Tongan royals have traditionally married within the family or of a similar social status.
Princesses Salote Lupepau’u Tuita, sixth in line to the throne, will marry a former Tongan rugby national, Epeli Taione, while Princess Frederica Tuita, who is 10th in line, is marrying Johnny Filipe, the son of a businessman.
Princess Frederica recently wrote on her website that the idea marrying to raise one’s status or replenish one’s blue blood has reached its peak and end.
In an interview with online news site TheWhatItDo.com, she said she met her fiancé at her sister’s 21st birthday, but getting to know him wasn’t easy.
“It’s been a difficult process, because I already have a number of expectations placed upon me, I have a lot of duties that I have to fulfil,” she said.
“It was difficult to start dating Johnny, because I felt the need to please everyone – including Johnny – so it was like a balancing act really.
“I had to balance my relationship with Johnny as well as my duties to the family and to the country.”
As well as marrying a non-Royal, Princess Frederica’s wedding will be held in an Anglican church in New Zealand, rather than a Free Wesleyan church, which is headed by the King.”I have to take into consideration that I’m not marrying someone who everyone expected me to marry,” Princess Frederica Tuita said.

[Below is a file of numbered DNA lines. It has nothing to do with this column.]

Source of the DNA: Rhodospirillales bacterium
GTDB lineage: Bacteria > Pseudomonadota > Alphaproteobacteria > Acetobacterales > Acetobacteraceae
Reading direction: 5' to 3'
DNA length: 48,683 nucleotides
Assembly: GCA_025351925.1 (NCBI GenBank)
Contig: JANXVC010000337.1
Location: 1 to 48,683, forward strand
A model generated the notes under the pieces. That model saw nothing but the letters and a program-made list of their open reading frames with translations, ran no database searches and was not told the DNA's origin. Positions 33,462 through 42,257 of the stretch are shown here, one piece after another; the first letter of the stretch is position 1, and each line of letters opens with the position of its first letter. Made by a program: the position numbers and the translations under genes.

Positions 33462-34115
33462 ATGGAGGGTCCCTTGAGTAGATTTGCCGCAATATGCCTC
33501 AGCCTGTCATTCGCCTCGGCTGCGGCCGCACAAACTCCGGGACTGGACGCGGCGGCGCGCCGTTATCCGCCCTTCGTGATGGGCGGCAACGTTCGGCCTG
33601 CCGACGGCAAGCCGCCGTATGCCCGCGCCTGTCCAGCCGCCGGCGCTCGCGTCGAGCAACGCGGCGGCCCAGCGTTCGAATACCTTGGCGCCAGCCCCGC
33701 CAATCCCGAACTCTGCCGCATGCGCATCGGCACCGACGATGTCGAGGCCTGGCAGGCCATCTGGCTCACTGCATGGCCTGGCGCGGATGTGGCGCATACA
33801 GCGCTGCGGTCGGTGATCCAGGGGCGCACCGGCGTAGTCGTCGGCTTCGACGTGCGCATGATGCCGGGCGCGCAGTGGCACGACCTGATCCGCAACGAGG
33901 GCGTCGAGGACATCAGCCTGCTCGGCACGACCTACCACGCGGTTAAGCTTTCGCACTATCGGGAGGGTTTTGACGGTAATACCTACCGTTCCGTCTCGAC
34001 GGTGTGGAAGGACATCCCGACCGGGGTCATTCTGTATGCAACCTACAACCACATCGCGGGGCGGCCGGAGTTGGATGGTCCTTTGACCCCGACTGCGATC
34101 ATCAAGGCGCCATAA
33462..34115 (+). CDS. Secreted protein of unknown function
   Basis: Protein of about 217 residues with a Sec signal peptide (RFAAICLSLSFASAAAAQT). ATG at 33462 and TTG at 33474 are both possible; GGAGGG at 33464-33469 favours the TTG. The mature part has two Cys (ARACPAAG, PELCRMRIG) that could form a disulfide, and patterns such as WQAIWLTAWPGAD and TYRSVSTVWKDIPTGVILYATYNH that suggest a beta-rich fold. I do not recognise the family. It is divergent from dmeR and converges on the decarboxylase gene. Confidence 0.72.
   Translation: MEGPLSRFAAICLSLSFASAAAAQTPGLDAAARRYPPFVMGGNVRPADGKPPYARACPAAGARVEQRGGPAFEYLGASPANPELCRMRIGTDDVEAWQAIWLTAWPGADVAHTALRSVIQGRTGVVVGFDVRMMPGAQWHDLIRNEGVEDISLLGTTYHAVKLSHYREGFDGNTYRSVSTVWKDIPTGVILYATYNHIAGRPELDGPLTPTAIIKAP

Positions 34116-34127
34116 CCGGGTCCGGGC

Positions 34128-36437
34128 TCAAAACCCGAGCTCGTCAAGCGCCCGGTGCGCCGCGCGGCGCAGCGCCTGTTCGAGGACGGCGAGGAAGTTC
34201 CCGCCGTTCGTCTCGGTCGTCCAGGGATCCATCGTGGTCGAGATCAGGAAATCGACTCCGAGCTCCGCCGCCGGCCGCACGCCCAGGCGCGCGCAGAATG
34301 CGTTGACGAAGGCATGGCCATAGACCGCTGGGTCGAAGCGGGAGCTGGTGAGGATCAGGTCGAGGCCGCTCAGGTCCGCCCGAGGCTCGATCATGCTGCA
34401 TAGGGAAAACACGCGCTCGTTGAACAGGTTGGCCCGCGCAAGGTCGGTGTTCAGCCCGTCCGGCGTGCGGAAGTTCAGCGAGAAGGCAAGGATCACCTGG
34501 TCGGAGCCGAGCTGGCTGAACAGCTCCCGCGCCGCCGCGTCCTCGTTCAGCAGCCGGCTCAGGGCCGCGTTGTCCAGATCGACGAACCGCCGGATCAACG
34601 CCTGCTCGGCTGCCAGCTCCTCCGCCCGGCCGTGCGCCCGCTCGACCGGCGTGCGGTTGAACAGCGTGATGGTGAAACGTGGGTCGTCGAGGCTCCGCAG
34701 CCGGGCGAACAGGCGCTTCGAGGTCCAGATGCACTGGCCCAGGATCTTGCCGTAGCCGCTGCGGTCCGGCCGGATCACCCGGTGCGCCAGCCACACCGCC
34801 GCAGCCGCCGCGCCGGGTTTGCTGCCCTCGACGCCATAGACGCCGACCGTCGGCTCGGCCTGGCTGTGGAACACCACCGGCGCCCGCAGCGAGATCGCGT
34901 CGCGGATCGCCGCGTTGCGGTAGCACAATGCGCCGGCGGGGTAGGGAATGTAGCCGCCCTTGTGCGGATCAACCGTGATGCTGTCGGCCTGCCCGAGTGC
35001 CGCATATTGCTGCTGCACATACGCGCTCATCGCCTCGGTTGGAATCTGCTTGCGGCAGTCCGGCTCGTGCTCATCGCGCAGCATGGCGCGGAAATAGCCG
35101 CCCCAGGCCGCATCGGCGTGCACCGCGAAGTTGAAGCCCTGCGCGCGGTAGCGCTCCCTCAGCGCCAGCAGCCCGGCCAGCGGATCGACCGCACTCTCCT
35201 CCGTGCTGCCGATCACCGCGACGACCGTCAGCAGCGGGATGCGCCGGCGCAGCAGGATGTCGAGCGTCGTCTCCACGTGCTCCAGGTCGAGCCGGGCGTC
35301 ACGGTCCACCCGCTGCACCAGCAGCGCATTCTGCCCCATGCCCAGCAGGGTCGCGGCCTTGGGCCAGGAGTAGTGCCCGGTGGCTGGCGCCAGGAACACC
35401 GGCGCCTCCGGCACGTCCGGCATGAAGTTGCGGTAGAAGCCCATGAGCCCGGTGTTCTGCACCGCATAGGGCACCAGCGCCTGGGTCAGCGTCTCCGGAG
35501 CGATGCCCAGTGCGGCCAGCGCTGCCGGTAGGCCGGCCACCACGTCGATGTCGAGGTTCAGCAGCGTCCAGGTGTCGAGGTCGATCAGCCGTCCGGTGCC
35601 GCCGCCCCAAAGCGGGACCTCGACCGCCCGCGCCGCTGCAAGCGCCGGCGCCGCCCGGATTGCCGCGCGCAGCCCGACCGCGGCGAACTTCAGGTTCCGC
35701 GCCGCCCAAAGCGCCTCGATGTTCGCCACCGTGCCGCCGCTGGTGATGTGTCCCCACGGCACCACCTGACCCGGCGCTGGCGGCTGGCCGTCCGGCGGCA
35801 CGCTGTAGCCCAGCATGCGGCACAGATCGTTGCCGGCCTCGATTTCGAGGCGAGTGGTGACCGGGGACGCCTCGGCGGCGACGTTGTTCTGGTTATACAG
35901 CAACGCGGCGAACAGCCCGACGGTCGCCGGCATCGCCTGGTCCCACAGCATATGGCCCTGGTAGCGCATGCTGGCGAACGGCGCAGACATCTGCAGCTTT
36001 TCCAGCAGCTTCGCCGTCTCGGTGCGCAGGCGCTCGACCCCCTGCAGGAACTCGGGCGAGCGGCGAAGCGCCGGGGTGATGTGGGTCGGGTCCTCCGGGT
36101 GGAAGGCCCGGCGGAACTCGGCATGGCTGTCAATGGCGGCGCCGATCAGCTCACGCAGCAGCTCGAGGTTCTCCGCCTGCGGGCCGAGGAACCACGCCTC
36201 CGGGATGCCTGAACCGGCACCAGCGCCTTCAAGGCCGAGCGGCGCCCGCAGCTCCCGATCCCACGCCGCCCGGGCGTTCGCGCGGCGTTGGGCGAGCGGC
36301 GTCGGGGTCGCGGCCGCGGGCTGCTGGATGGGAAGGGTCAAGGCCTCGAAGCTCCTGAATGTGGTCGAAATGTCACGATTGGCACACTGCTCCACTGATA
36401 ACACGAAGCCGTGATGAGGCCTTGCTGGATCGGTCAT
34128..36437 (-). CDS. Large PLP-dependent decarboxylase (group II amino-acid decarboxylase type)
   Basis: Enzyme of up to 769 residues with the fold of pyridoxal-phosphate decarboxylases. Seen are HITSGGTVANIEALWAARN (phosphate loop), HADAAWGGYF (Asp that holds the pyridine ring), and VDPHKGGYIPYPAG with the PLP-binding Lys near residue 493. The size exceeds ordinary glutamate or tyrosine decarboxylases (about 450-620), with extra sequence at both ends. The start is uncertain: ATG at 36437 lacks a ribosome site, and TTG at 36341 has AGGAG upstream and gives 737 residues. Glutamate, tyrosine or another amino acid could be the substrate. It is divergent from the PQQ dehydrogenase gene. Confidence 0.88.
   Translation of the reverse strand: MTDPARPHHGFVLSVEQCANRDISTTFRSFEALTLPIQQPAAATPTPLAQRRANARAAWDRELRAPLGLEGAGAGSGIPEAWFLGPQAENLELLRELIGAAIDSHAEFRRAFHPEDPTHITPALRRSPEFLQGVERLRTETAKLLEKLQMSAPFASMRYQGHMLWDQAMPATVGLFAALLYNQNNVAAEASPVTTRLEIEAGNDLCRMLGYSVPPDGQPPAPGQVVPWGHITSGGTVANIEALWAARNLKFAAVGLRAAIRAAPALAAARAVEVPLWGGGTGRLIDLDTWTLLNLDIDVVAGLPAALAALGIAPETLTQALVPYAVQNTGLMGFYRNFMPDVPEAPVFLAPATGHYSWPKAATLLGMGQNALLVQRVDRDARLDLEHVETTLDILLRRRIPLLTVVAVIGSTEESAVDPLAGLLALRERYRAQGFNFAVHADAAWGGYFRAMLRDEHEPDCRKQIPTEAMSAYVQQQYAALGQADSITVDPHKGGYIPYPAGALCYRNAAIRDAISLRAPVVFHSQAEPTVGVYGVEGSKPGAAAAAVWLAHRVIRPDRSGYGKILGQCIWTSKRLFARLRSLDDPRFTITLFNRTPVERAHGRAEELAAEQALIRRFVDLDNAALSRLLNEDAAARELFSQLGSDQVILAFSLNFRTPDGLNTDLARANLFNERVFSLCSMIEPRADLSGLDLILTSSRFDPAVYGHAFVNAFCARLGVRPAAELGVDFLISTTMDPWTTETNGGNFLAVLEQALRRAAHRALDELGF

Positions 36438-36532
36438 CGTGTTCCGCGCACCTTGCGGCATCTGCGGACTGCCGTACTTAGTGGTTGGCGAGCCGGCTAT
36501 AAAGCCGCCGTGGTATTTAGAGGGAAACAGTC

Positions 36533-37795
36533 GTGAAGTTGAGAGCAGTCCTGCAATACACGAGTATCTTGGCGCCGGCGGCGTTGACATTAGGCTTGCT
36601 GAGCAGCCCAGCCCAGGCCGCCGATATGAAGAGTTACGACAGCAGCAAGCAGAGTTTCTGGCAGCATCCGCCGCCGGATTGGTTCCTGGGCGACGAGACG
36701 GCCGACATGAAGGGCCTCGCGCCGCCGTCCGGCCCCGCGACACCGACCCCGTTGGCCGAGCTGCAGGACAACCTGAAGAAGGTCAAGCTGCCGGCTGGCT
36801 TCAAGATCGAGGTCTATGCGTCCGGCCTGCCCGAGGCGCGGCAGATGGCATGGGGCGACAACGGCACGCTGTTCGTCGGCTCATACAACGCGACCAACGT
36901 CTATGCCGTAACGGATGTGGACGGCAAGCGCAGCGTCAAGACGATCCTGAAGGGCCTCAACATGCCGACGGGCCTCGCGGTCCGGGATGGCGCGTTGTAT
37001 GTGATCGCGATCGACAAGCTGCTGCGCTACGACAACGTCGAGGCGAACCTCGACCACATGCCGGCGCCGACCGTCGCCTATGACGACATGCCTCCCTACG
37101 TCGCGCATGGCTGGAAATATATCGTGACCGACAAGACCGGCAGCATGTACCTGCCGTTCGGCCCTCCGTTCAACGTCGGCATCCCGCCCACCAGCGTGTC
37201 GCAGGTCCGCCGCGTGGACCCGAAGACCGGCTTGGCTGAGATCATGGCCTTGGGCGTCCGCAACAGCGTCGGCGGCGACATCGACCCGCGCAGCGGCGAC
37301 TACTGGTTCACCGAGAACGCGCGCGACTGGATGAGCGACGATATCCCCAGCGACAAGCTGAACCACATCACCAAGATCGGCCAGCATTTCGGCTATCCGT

“The truth is that Johnny and I wanted a Western ‘Palagi’ type wedding, we didn’t want it to be too traditional.”
Under Tonga’s constitution, King Tupou VI has the power to annul both marriages if he chooses.
Tongan political scientist Dr Malakai Koloamatangi has told Radio Australia’s Pacific Beat while that has happened in the past, these princesses are likely to be far enough down the succession order for their marriages to survive.
“The one that’s tenth in line probably has less to worry about than the one who’s number six,” he said.
“Having said that, things have slightly changed…there’s a history of these marriages being annulled, but there’s also another history where more and more these family members are getting away with things.
“The pool from which they choose their spouses is becoming very, very small – so…either you consent to marrying someone who’s very, very close to you in blood, or you chose to marry someone outside.”
Last July, the marriage between Crown Prince Tupouto’a ‘Ulukalala and his second cousin, Sinaitakala Fakafanua, sparked debate both in Tonga and overseas over the genetic implications of cousins marrying.
Social media response to the princesses’ plans has been mixed, with many young Tongans supporting the idea, while some older citizens say they expected more from the Royal family.